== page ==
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Care Managers are the Eyes and Ears

care manager as eyes and earsIf you are a caregiver to an older loved one, I’ll bet that one thing you probably watch closely is their behavior or demeanor.  Do they remember important facts from yesterday or are they tracking what is said in a conversation?  In an age when most people worry about dementia more than mortality itself, everyone is rightfully vigilant for signs of an slip in cognitive function. But what about when the caregiver cannot be there to watch?  Our caregiver clients often refer to our geriatric care managers as their eyes and ears.  Let me share with you two real life examples of memory issues, but when things were really not what they may have appeared to be after all.  And a geriatric care manager’s eyes and ears could make the difference. 

  1. The Dementia that was an Infection.  It started like this.  The distance caregiver gets the phone call that the mother was found on the floor of her apartment in an independent living facility.  She seems confused and has difficulty with word formation, all signs of classic post-stroke confusion or even dementia.  The patient is rushed to the nearest hospital and initial tests rule out stroke.  So, perhaps it is dementia?  What would you do?  A care manager on the scene likely would start with dementia as a consideration, but dementia typically is not a sudden onset predicament.  It progresses over time…often a long time.  A care manager would ask the medical providers if they have run blood and urine tests?  Have the providers done a full body check.  Why?  to rule out any toxic exposure or an elevated white cell count.  In this case, the tests found the woman had an infection that went systemic and dramatically and quickly affected the woman’ mental abilities. So, this turns out to be delirium.  The principal difference between dementia and delirium is that the latter is more sudden and often transient.  Antibiotics within a matter of days brought her back to normal..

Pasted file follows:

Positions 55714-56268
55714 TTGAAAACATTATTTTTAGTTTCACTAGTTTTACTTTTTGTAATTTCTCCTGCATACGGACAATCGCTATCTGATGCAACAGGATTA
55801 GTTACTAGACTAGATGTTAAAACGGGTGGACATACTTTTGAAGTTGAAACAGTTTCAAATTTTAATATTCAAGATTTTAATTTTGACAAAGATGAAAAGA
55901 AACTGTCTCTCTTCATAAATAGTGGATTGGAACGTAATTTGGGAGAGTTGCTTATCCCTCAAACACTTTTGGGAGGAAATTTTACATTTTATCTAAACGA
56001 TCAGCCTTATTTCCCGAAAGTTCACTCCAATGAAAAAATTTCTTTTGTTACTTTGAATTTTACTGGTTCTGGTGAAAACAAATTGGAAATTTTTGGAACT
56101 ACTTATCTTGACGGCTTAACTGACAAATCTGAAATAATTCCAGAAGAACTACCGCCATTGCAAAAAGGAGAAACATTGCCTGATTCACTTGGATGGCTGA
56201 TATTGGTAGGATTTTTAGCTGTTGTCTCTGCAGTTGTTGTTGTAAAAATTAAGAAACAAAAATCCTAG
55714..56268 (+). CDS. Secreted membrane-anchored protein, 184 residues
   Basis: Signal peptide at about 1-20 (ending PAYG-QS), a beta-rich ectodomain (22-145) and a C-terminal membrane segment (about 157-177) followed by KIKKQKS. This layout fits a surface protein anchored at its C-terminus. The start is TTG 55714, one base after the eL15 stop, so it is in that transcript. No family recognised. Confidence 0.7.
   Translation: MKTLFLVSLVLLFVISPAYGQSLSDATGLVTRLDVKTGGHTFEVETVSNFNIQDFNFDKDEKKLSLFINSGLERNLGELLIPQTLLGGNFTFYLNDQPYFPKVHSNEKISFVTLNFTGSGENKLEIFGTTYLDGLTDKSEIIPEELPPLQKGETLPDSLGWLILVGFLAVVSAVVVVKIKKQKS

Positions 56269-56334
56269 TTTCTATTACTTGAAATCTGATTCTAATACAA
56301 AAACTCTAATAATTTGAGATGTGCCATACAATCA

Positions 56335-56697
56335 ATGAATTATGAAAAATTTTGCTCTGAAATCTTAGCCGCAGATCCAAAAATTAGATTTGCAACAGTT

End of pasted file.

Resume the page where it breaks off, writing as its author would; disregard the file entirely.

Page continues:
2. The Renal Failure that Wasn’t.  This one starts with the caregivers in an independent living center noticing that the man seems very tired and does not track what is going on very well.  Delirium?  A care manager suggests a trip to the physician’s office for a blood test.  The test shows renal function that is at virtually zero.  No urine is being produced.  None.  The physician pronounces renal failure and ships the gentleman to the hospital for dialysis, but what does the nephrologist do?  The patient is put on an IV drip and quickly given a large quantity of normal saline solution, and kidney function begins to return.  Within three days of the start of this rehydration kidney function is returned to near normal.  In this case, the patient was a sparse water drinker, and when the condition worsened, the body’s response was to turn off the thirst sensation resulting in real dehydration and renal failure.  With the renal issue resolved, the care manager enlists a caregiver who will help the gentleman keep to his medication schedule AND drink four cups of water in the presence of the caregiver each day.


    Both of these examples came from distance caregivers, siblings whose older parent lived in another state.  Both of these cases also represent one reason that a care manager can be engaged before a crisis.  In both cases, had there been a trained professional routinely just “dropping by” to be the eyes and ears for the adult children of the older parent, the infection might have been caught earlier and the renal issues may have been avoided.  Geriatric care managers often get the call in an emergency, and they can make a difference in how well the older adult recovers from the emergency.  But if you are a distance caregiver to an older adult, you should also consider having a GCM be the eyes and ears present when you cannot be.  You might just find that having a sister in Chicago is a great addition to the family.

    Charlotte Bishop is a Geriatric Care Manager and founder of Creative Care Management, certified professionals who are geriatric advocates, resources, counselors and friends to older adults and their families in metropolitan Chicago.  Please email your questions to info@cr



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